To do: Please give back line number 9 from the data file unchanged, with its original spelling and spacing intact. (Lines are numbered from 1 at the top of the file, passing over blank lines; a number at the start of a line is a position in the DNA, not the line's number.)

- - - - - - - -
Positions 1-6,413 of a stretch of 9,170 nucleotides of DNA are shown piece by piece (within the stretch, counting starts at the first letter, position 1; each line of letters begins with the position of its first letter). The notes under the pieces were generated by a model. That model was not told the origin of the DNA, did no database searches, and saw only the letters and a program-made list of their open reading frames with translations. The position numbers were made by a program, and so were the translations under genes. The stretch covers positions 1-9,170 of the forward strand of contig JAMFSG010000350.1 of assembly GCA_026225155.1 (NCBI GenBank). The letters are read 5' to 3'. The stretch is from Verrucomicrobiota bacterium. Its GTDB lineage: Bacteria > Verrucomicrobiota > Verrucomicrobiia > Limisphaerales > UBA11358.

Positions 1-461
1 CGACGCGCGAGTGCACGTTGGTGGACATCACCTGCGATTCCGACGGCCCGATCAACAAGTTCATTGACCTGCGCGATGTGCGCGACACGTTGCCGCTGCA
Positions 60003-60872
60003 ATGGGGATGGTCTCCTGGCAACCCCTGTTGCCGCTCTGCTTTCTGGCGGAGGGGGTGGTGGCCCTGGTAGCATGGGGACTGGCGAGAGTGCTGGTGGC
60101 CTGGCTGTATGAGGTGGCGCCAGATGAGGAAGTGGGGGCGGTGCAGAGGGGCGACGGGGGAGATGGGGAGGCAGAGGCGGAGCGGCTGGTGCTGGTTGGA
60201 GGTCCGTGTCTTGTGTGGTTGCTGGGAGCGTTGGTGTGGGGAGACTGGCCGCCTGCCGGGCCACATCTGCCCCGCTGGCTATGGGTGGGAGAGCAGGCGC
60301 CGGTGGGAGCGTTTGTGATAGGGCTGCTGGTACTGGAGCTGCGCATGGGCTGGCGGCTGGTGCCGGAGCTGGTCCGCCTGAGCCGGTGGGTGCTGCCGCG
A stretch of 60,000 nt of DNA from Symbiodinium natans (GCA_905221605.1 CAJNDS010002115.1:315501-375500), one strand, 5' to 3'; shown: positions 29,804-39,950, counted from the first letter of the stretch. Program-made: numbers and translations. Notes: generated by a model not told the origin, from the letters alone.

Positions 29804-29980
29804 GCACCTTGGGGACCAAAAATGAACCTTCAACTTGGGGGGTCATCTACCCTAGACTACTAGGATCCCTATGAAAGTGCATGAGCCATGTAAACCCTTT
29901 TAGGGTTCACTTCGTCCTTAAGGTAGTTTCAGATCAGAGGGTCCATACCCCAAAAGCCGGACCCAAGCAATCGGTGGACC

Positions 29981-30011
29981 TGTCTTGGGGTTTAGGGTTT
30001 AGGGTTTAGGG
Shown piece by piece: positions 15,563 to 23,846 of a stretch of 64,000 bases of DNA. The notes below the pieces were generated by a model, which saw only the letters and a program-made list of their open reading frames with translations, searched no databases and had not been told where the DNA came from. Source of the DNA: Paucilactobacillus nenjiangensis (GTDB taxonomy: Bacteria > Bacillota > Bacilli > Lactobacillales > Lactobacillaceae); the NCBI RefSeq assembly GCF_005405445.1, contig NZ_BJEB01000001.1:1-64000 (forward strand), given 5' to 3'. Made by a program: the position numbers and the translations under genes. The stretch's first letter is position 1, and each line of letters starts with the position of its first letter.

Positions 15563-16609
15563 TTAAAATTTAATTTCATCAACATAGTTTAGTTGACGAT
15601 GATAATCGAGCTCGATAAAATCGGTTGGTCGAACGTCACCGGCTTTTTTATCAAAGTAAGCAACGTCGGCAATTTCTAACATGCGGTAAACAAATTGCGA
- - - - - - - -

A stretch of 60,000 nt of DNA from Symbiodinium natans (GCA_905221605.1 CAJNDS010002115.1:315501-375500), one strand, 5' to 3'; shown: positions 29,804-39,950, counted from the first letter of the stretch. Program-made: numbers and translations. Notes: generated by a model not told the origin, from the letters alone.